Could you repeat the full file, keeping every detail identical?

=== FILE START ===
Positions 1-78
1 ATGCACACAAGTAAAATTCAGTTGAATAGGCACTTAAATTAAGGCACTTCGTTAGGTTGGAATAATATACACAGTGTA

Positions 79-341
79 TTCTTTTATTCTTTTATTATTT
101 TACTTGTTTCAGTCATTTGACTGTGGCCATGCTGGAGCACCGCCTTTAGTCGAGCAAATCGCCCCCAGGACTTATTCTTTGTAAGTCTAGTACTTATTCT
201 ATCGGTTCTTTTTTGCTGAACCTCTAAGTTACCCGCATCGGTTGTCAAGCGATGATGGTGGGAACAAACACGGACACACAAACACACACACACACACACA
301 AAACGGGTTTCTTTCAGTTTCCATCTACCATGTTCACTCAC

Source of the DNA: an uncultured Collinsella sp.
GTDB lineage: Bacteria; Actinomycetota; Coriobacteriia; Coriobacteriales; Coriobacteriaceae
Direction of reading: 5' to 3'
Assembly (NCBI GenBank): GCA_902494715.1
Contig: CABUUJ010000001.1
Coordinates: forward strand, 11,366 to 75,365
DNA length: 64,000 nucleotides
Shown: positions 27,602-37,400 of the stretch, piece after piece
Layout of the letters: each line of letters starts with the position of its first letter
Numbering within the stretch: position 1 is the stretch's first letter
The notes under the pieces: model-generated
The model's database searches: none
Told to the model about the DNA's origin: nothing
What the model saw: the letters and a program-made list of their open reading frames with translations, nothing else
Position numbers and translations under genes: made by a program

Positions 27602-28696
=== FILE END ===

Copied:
Positions 1-78
1 ATGCACACAAGTAAAATTCAGTTGAATAGGCACTTAAATTAAGGCACTTCGTTAGGTTGGAATAATATACACAGTGTA

Positions 79-341
79 TTCTTTTATTCTTTTATTATTT
101 TACTTGTTTCAGTCATTTGACTGTGGCCATGCTGGAGCACCGCCTTTAGTCGAGCAAATCGCCCCCAGGACTTATTCTTTGTAAGTCTAGTACTTATTCT
201 ATCGGTTCTTTTTTGCTGAACCTCTAAGTTACCCGCATCGGTTGTCAAGCGATGATGGTGGGAACAAACACGGACACACAAACACACACACACACACACA
301 AAACGGGTTTCTTTCAGTTTCCATCTACCATGTTCACTCAC

Source of the DNA: an uncultured Collinsella sp.
GTDB lineage: Bacteria; Actinomycetota; Coriobacteriia; Coriobacteriales; Coriobacteriaceae
Direction of reading: 5' to 3'
Assembly (NCBI GenBank): GCA_902494715.1
Contig: CABUUJ010000001.1
Coordinates: forward strand, 11,366 to 75,365
DNA length: 64,000 nucleotides
Shown: positions 27,602-37,400 of the stretch, piece after piece
Layout of the letters: each line of letters starts with the position of its first letter
Numbering within the stretch: position 1 is the stretch's first letter
The notes under the pieces: model-generated
The model's database searches: none
Told to the model about the DNA's origin: nothing
What the model saw: the letters and a program-made list of their open reading frames with translations, nothing else
Position numbers and translations under genes: made by a program

Positions 27602-28696